Saturday, October 13, 2012

The Galileo Myth

Galileo, Galileo.  Everybody knows this story, right?  Scientist puts forth a revolutionary new concept that challenges the presuppositions of the religious elites and so they and silence him.  People love telling this story because it perfectly illustrates the close-minded, anti-scientific nature of the Catholic Church, or maybe even Christianity in general.  The fact that it isn't true is... inconsequential.
      I should clarify; Galileo did believe the earth revolves around the sun (heliocentrism) and he was tried by the inquisition for heresy, twice, and the second time found to be gravely suspect of it.  However, his heliocentric views were not really the reason for his trial.  There are plenty of people who have already explained what happened.  If you want in in-depth look at the history or theories in dispute, try Google or click here
As I really don't like rehashing the same ground as everyone else, i'm going to try and take a slightly different approach.  I'm more interested in the theology and philosophy that got us into this mess in the first place, so i will try and discuss these.
      The Catholic Church has a strong dislike for schism and scandal.  At the time of Galileo this had grown into a blatant paranoia, largely due to the resent emergence of Protestantism.  This is understandable considering the 30 years of war and millions of casualties, on both side, which followed.  (However, in truth, this was more political than religious (i'll address it in a future post))  Although, as Christians we should be a little paranoid about these two things.  Schism is a break in the unity of the Church.  Christ's final request to the Father before His passion was that we would be one, that we would posses a true unity.  As the Church of Christ, we strive vigilantly to manifest that unity He prayed for.  To cause schism is to go in the completely wrong direction.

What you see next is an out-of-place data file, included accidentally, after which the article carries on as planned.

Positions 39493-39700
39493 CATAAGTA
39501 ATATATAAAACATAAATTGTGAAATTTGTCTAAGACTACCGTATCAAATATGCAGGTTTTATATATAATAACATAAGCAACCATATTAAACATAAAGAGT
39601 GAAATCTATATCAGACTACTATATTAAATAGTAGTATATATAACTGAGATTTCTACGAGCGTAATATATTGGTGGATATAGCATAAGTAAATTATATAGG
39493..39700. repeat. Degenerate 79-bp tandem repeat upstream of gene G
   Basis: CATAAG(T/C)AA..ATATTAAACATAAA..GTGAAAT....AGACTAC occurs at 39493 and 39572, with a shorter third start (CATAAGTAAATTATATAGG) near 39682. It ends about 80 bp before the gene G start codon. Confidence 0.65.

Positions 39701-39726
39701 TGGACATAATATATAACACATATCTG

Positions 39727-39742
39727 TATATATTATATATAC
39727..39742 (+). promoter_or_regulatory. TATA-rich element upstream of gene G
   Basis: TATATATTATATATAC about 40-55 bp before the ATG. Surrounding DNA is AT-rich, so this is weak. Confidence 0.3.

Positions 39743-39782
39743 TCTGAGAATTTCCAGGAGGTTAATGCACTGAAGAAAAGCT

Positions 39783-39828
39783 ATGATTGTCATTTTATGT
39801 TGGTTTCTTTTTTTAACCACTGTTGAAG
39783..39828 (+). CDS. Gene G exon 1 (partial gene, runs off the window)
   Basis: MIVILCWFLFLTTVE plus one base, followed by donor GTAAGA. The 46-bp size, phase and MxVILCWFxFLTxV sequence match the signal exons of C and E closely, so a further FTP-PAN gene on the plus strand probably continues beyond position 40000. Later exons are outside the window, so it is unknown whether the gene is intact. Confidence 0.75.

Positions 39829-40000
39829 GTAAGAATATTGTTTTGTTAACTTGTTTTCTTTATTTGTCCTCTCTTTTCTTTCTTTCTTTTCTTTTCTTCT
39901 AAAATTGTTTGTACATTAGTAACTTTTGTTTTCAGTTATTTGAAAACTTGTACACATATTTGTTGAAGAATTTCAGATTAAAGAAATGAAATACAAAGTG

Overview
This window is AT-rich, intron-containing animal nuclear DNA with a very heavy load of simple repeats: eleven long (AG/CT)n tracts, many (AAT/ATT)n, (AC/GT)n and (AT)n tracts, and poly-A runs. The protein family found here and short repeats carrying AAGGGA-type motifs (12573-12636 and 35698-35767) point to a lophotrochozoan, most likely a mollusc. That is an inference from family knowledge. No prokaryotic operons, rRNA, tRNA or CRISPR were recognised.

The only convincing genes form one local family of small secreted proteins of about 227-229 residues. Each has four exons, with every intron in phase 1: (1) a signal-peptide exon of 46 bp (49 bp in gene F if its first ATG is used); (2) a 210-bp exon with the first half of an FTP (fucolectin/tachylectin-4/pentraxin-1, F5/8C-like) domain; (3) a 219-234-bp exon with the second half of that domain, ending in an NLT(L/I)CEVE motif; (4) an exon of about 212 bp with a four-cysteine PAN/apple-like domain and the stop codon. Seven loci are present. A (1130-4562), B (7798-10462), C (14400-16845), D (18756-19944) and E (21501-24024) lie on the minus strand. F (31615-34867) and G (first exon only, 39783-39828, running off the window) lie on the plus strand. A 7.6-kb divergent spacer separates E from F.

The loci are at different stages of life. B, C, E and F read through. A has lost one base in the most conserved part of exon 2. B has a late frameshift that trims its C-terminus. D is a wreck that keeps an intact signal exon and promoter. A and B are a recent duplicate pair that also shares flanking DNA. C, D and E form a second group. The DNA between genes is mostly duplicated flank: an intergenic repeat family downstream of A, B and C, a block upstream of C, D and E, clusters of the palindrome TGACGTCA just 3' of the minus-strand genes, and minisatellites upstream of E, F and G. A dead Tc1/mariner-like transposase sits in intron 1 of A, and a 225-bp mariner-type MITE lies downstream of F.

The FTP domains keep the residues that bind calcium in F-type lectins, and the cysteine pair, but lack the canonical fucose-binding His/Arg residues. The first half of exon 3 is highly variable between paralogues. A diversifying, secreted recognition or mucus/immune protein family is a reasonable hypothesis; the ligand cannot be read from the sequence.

To cause scandal is to cause another to stumble in their faith, to lead another away from Christ.  That is, away from the eternal joy of union with the Trinity and towards an eternal oblivion of despair.  Jesus says it is better that a man have a millstone tied around his neck and he be cast into the sea, than that he would cause scandal.  This is very serious.  Additionally, as a schism is a breaking with the Church, the ordinary means of coming to Christ, schism is a form of scandal.  When we discuss these, we are not discussing merely earthly affairs.  Schism and scandal can have eternal ramifications.  Under the Church's understanding of these things, they place people's immortal souls in jeopardy.
      This is my first premise; schism and scandal are very serious issues, the Church is completely justified in treating them as such.  At the time of Galileo the debate between geocentrists and heliocentrists was very heated.  There were scientists and theologians on both sides of the issue.  In fact, heliocentrism was the minority opinion among scientists.  Geocentric scientists and theologians felt very strongly about their position.  Heliocentric scientists and theologians felt very strongly about their position.  Within this debate Galileo emerged as a dominant and divisive figure.  (He was not nice to his opposition.)
      Galileo had a talent for angering his opponents and disenfranchising his friends.  The issue was not what he was saying so much as how he was saying it.  He was a brilliant scientist but politically, he was a moron.  He wanted to push his theory in political and theological circles as well as scientific ones.  Where ever the question could be raised, he was there raising it.  Eventually the Church told him to shut up.  They felt his tactics could cause scandal.  They were worried the debate had potential to give rise to schism.  In order to prevent this, they chose to embrace the majority scientific and theological position and suppress the dominate voice of the minority.  Again, this was done, not to refute a scientific position or define a theological concept, but solely to prevent those two great evils of scandal and schism.